As millions of pet owners around the world are staying at home during the COVID-19 crisis, many are discovering the benefits of sharing more time with their pets. Research into simple acts like walking a dog or petting a cat continues to demonstrate what many pet owners around the planet have long understood: spending time with pets can provide a wide range of benefits to people, from improved mood and reduced stress, to decreased loneliness and even lower blood pressure. Now, two not-for-profit organizations are teaming up to help amplify and promote the global science and research insights behind the benefits of living with pets. The Human Animal Bond Research Institute (HABRI) based in Washington, D.C., and the Global Alliance of Pet Food Associations (GAPFA) based in Brussels, Belgium, are working together to promote their on-line libraries of scientific research. Both organizations and their members have spent years aggregating scientific knowledge and information examining how pets and people are beneficial for each other. These learnings span many age groups, cultures and geographies and are posted on their respective websites, www.habri.org and www.gapfa.org. Key resources include information on the physical and mental benefits of pets for children, adults, and older people. “Pets make our lives better in so many ways, and this is true anywhere around the world,” said GAPFA President David Corley. “Pets give so much to us, and it is our responsibility to ensure we are providing the best nutrition to enable them to be at their best. GAPFA represents 13 national and regional pet food industry associations and three international pet food manufacturers, and we are pleased to join with HABRI to highlight the special companionship and significant health benefits that pets bring to our lives, especially in times like these.” “As people practice social distancing and stay home, they are increasingly turning to pets for comfort, joy and companionship,” said...

Press Releases
New Pilot Study to Examine the Impact of a Therapy Dog Intervention on Loneliness and Related Health Outcomes in Vulnerable Populations

The Human Animal Bond Research Institute (HABRI) and Pet Partners announced today a new research grant to Virginia Commonwealth University (VCU) to investigate the potential for reduced loneliness among people hospitalized for mental health conditions resulting from a program of therapy dog interventions. This project, titled “A Pilot Study to Examine the Impact of a Therapy Dog Intervention on Loneliness and Related Health Outcomes in Patients with Mental Illness,” aims to address key questions to support an animal-assisted intervention (AAI) as an inpatient intervention for these vulnerable individuals.   “This pilot study is important to Pet Partners as it will help advance standards of practice in the delivery of animal-assisted therapy for a population that stands to benefit from interaction with friendly, well-trained therapy animals,” said C. Annie Peters, President & CEO of Pet Partners. “In supporting this research, we hope to make an impactful contribution to the field of human-animal interaction and to support the work of volunteer therapy animal teams across the country dedicated to sharing the healing benefits of the human-animal bond with people in need of comfort and support.”  “We know that therapy animals can be beneficial to people in the hospital, but there is a need for more scientific studies to investigate their impact on loneliness, and to fully understand what aspects of those interactions are most effective and for whom,” said Nancy Gee, PhD, Professor and Director of the Center for Human-Animal Interaction (CHAI) at Virginia Commonwealth University, the study’s principal investigator. “This study seeks to address this gap and provide further support for animal-assisted interventions as a way of addressing loneliness for this at-risk population.”  The goal of this new VCU research project is to collect pilot data in a population that is at-risk for loneliness...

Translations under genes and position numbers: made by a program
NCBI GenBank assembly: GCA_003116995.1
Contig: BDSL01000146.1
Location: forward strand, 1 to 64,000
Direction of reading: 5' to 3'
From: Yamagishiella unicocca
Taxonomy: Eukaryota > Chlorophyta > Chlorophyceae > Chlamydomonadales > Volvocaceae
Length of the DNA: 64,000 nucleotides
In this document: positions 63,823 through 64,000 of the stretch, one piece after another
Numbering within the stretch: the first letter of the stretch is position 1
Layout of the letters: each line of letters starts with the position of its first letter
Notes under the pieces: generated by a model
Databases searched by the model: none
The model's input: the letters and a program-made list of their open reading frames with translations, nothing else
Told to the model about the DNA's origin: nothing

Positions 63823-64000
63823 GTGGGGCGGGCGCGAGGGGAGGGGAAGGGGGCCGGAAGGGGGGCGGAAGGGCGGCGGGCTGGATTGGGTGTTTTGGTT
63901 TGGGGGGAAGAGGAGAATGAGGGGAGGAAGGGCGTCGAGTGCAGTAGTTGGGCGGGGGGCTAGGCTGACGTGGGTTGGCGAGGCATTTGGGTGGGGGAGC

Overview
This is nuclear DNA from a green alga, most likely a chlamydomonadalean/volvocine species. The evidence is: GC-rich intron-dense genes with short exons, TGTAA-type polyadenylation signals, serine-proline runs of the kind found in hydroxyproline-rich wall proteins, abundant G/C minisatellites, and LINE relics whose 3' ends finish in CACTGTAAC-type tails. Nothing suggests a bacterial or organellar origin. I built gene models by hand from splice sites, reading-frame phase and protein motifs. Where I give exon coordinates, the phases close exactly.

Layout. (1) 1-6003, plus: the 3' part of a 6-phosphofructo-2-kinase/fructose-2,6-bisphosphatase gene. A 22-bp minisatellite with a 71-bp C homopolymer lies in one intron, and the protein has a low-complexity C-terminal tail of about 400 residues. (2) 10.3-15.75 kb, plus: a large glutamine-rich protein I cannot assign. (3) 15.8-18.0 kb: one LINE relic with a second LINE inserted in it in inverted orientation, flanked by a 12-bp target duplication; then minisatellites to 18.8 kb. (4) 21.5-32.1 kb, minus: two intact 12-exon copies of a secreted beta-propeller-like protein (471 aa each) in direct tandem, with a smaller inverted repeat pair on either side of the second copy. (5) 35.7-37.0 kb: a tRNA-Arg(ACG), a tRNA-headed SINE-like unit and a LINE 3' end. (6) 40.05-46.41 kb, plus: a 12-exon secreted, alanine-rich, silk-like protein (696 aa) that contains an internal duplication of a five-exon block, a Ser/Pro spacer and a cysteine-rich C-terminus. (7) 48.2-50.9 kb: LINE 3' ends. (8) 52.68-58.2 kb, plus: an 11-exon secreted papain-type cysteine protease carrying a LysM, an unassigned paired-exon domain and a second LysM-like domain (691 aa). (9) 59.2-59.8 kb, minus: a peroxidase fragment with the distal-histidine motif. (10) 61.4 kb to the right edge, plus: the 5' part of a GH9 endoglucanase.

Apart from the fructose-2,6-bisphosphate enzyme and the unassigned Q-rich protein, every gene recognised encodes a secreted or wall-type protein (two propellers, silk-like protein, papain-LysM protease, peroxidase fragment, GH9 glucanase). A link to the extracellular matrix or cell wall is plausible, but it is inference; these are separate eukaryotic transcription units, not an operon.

Press Releases
New Research Results Indicate Adopted Shelter Cats May Acclimate Well into Families of Children with Autism without Experiencing Significant Stress

The Human Animal Bond Research Institute (HABRI) and EveryCat Health Foundation today announced the results of a new study published in the open-access Journal Frontiers in Veterinary Science, “Exploratory Study of Fecal Cortisol, Weight, and Behavior as Measures of Stress and Welfare in Shelter Cats During Assimilation Into Families of Children With Autism Spectrum Disorder”, providing preliminary evidence that temperament screened shelter cats adopted by families of children with autism spectrum disorder (ASD) did not experience a significant increase in stress after adoption by their new families. “Benefits of companion animals in homes of families of children with autism have been identified, but little is known about the welfare of pets in these homes,” said Dr. Gretchen Carlisle, Research Scientist at the University of Missouri and Principal Investigator. “These results provide a starting point for future research exploring cat welfare, while also identifying a set of steps families can take to effectively mitigate stress in their new feline family members.” “HABRI is particularly proud to have supported the Feline Friends study, which has already demonstrated that temperament screened shelter cats can help families of children with ASD,” said Steven Feldman, President of HABRI. “Results from this new publication focused on cat welfare are important to ensuring successful, long-lasting human-animal bonds.” “We know how meaningful companion animals are to those with ASD and are honored to have supported this groundbreaking research showing that cats can safely and healthily fill this role is truly a win for the cats and their people,” expressed Jackie Ott Jaakola, Executive Director of EveryCat Health Foundation. This exploratory study measured stress in temperament screened shelter cats adopted by families of children with ASD by using fecal cortisol, weight and a behavior stress measure. Findings suggest that the cats in the study acclimated...

HABRI